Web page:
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The Gramercy Riffs riff in St. John's. (Paul Daly)
The Gramercy Riffs riff in St. John's. (Paul Daly)

Music

Newfoundland rocks Add to ...

With that ethos in mind, Haynes and Power make a point of playing tour guide and host to everyone they book. When the Polaris-nominated Toronto country rockers Elliott Brood came to town, the trio enjoyed a day of kite-flying at Cape Spear (a national historic site, home to the oldest surviving lighthouse in Newfoundland and Labrador). Regina's Rah Rah went out to Petty's Harbour and saw icebergs in the ocean. Sometimes the couple book whale-watching tours for bands truly looking to play tourist.

With its hilltop perch, ocean air and calmer pace, St. John's sometimes succeeds in holding on to outsiders. "Almost every band that rolls through," Haynes says, "someone always says they could picture moving here. What's funny is when someone does."

Says Halifax resident Plaskett, who has seen them all: "There's a lot of great places to play in Canada. The one thing I will say about Newfoundland is, if there's one other city I'd want to set up shop in, I think St. John's would be it."

Many locals who try head west inevitably make their way back east. Singer-songwriter Mark Bragg came home three years ago after a stint in Ontario. Now very much settled again in St. John's, he says the lifestyle in the city of 100,000 agrees with him more - it's easier to be successful and creative where the vibe is relaxed and everyone is psyched for the music.

You won't catch Newfoundlanders watching a band with their hands folded in judgment.

"That's just Newfoundlanders," Bragg says. "They like to have a good time and don't have reservations."

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Pack your bags

GETTING THERE
Air Canada and WestJet both fly to St. John's, while Toronto's Porter will begin offering flights in October that connect through Ottawa and Halifax. Where to stay The Franklin Hotel 193-195 Water St.; 709-754-9005; thefranklinhotel.net. From $179 (until the end of September). A boutique hotel steps from all the major downtown bars and venues.

WHERE TO GO

Ship Inn 265 Duckworth St.; 709-753-3870. Holdsworth Court
A complex of three buildings, on the corner of George and Adelaide streets, and home to the following clubs: CBTG 709-722-2284 The Levee 709-746-4942; thelevee.ca. Distortion 709-738-8833 The Bull and Barrell 709-579-7077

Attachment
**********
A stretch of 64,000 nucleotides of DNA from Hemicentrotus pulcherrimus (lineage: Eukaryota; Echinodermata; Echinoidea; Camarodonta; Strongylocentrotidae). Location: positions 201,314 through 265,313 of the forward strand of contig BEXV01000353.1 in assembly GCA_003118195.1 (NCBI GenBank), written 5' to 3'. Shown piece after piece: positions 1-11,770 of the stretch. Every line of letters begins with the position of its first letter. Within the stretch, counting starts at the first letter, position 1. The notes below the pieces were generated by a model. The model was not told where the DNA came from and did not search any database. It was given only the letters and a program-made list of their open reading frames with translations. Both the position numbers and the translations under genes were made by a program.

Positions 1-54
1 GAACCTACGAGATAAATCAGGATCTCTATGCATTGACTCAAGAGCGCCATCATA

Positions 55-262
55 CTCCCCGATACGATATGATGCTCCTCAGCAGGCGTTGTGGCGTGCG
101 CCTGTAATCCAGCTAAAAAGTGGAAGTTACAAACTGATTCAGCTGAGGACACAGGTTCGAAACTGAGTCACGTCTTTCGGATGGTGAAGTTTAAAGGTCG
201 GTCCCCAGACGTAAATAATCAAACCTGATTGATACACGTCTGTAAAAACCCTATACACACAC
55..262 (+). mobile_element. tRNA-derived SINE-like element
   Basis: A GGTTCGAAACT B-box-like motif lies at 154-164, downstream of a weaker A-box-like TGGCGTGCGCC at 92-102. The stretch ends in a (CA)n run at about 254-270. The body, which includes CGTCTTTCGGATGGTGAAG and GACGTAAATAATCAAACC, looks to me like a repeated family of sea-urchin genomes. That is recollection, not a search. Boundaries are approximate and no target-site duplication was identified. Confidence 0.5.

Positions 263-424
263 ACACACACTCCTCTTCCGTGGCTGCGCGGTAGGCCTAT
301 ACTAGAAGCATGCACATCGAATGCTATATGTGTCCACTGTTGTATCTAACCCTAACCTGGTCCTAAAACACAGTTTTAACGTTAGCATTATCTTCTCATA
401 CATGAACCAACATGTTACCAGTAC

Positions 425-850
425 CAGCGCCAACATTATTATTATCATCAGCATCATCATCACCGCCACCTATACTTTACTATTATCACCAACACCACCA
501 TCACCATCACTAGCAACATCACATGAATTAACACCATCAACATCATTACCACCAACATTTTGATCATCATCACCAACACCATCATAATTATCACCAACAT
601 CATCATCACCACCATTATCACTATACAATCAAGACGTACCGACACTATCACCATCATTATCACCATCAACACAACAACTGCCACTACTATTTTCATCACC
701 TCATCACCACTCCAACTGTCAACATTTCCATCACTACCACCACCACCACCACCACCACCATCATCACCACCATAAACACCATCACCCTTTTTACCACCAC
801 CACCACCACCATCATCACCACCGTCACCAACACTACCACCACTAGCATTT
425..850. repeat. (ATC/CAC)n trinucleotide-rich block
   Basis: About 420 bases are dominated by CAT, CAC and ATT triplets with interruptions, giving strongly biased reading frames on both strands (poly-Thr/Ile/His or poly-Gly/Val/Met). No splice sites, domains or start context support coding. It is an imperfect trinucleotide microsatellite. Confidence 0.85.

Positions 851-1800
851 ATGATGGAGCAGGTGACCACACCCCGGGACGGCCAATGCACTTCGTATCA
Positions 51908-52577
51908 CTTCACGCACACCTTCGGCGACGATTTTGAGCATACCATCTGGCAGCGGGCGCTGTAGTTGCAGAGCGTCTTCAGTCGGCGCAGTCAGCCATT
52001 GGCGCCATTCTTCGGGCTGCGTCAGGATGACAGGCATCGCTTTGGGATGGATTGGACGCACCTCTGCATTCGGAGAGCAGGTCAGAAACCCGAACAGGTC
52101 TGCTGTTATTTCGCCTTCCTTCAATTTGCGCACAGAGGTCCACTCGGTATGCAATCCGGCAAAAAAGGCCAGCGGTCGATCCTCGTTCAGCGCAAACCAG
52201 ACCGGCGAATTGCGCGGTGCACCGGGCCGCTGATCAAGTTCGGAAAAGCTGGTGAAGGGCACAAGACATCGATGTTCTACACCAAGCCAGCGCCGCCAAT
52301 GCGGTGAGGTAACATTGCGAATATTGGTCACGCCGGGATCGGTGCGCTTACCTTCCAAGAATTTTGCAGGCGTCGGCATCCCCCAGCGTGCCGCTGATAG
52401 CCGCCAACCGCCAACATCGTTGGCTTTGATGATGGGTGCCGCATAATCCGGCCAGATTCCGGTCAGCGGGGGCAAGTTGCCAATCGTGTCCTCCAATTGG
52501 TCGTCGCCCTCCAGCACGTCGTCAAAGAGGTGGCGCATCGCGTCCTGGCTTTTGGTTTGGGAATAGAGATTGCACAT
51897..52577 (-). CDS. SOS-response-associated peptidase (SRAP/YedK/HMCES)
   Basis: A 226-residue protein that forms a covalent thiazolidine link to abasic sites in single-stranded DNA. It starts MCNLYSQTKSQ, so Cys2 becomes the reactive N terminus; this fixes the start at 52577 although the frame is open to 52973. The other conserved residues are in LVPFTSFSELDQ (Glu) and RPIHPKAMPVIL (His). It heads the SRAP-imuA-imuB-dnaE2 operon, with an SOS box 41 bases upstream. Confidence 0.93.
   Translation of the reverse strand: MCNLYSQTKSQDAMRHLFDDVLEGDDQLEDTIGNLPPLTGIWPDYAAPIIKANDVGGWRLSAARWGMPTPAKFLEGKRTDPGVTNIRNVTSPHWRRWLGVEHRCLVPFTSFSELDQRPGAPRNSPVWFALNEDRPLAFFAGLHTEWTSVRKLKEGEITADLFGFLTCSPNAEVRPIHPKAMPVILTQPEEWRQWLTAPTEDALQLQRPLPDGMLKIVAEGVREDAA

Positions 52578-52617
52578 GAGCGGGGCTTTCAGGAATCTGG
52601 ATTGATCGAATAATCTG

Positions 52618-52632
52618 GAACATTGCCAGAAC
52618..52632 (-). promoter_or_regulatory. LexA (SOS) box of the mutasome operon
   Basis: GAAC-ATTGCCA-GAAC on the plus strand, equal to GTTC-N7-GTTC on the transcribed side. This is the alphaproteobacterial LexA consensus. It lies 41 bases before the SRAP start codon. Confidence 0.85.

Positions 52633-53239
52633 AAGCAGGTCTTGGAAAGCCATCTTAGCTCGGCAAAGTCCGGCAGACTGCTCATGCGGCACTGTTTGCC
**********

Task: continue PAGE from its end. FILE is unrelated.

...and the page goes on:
WHERE TO EAT Bacalao 65 Lemarchant Rd.; 709-579-6565; bacalaocuisine.ca. A modern twist on traditional Newfoundland dishes, such as Jiggs Dinner, and a wine list stocked with local wineries. Try the daily salt cod dish. Leo's Restaurant 27 Freshwater Rd.; 709-726-2658. Most people will direct you to the Ches's chain for fish and chips, but a discerning local will take you to Leo's for the city's finest fish, chips, gravy and dressing. more information Mightypop.ca Krista Power and Jud Haynes on upcoming shows.Thescope.ca The city's most up-to-date concert listings.

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10 that rock the Rock Some of the best bands in St. John's may not even have an album yet. Here are 10 actslocals are checking out. You can give most of them a listen on MySpace. Ye-Yeti This underage trio plays angular electro, often with their shirts off and bowties on. http://tinyurl.com/iheartyeyeti Idlers An 11-piece reggae band that proves Newfoundland has a great reggae scene. http://idlers.ca/ Mudflowers Straight out of high school and into the bars of St. John's, these girls like to drink beer and rock. http://www.myspace.com/themudflowers Kujo Victor Lewis and his new band blend their love of blues, garage and psych rock for an intense live show. http://www.myspace.com/kujotherockband Gramercy Riffs These melodic indie rockers are best seen during the winter or summer when all the members are back from school and ready to party. http://www.makeyourselfwarm.com/ Over The Top Fun, loud pop punk that makes Blink-182 look tame by comparison. http://www.myspace.com/overthetop709 The Novaks Their tight rock riffs easily fill the larger venues in town. http://www.thenovaks.ca Mercy, the Sexton Rhythmic indie pop inspired by New Wave and seventies punk. http://www.mercythesexton.com Mark Bragg and the Butchers The folk rocker with the Dylan-esque voice never fails to start a dance floor. http://www.myspace.com/markbragg The Pathological Lovers Tim Baker of Hey Rosetta! is a fan of these frenetic indie kids. They do a mean cover of Total Eclipse of the Heart. http://www.myspace.com/thepathologicallovers

Cliff Lee

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